I took some time off last week and headed to the coast to celebrate my Dad’s birthday. While there, I took a side trip with my family to visit the Gerdemann Botanic Preserve, a hidden gem of a garden along the Central Oregon Coast just north of Yachats.

The garden was started in 1981 by Jim and Janice Gerdemann as a place to test the hardiness of rare and unusual plants. Jim was a renowned mycologist, with a PhD in plant pathology from UC Berkeley. He studied Rhododendrons as well as other unusually species with a focus on the interaction between mycorrhizae and plants.

After the Gerdemanns passed away, a portion of the property was put into a conservation easement with trails connecting to the neighboring national forest. The house and rest of the gardens are open by appointment only so while I missed them this visit, I plan to return next spring. What a great place to observe and study for those interested in preserving the gardens of Lord and Schryver.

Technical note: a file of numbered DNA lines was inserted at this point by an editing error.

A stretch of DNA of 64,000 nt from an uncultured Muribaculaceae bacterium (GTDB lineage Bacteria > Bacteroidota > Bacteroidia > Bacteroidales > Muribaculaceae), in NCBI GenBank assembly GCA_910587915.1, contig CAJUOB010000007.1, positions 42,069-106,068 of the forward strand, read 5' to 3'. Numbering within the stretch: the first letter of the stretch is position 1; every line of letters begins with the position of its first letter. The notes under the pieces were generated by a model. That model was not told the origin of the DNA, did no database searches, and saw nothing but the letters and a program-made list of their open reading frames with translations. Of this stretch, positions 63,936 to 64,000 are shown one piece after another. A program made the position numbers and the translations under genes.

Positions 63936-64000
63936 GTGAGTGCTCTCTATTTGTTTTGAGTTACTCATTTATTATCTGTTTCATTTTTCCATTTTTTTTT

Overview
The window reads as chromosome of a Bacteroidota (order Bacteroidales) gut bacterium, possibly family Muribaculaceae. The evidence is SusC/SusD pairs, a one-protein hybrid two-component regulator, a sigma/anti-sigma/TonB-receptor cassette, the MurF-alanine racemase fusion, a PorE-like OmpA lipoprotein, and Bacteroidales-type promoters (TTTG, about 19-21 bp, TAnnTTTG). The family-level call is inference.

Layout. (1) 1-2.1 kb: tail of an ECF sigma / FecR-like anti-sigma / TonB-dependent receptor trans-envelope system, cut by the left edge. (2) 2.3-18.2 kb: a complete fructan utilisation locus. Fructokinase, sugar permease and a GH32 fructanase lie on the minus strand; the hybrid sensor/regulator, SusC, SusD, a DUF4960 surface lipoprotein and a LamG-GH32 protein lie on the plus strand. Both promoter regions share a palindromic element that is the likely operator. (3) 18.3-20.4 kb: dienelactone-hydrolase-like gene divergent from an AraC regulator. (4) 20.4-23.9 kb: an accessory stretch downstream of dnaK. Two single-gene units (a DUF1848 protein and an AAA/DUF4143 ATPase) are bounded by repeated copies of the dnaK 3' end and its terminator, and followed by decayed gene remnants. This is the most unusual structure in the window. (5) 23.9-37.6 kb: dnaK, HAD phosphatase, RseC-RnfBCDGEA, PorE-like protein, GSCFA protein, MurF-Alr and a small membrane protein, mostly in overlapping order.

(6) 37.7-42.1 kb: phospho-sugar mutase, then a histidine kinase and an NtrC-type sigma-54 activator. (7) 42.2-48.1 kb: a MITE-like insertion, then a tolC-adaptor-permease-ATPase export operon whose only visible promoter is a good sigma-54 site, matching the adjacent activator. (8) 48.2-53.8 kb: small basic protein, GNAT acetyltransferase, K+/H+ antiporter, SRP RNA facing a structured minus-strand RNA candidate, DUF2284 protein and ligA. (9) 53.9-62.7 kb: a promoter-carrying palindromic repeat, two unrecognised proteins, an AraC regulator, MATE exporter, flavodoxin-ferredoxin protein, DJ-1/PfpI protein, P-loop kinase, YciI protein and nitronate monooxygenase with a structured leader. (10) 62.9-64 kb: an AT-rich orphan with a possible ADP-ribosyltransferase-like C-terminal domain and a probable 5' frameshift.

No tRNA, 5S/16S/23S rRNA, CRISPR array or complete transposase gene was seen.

What a way to preserve a garden legacy! The naturalistic areas are open to the public year-round, the manicured gardens may be viewed on docent led tours, and the home may be rented through Airbnb!

The large-leaved Rhododendrons, ferns and massive old growth Sitka spruce give an almost subtropical feel to the garden situated just a stone’s throw from the Pacific Ocean.
A bench in a nook filled with unusual plants.
Dad admiring a 300-year-old Sitka spruce. The plaque said it survived World War 1 logging operations that sent many of trees to the massive spruce mill at Fort Vancouver and eventually to the European war theater as airplane parts.

Assuming we are no longer sequestered at home in spring 2021, the Gerdemann Botanic Preserve will be on the volunteer gardeners’ field trip list!

Stay well,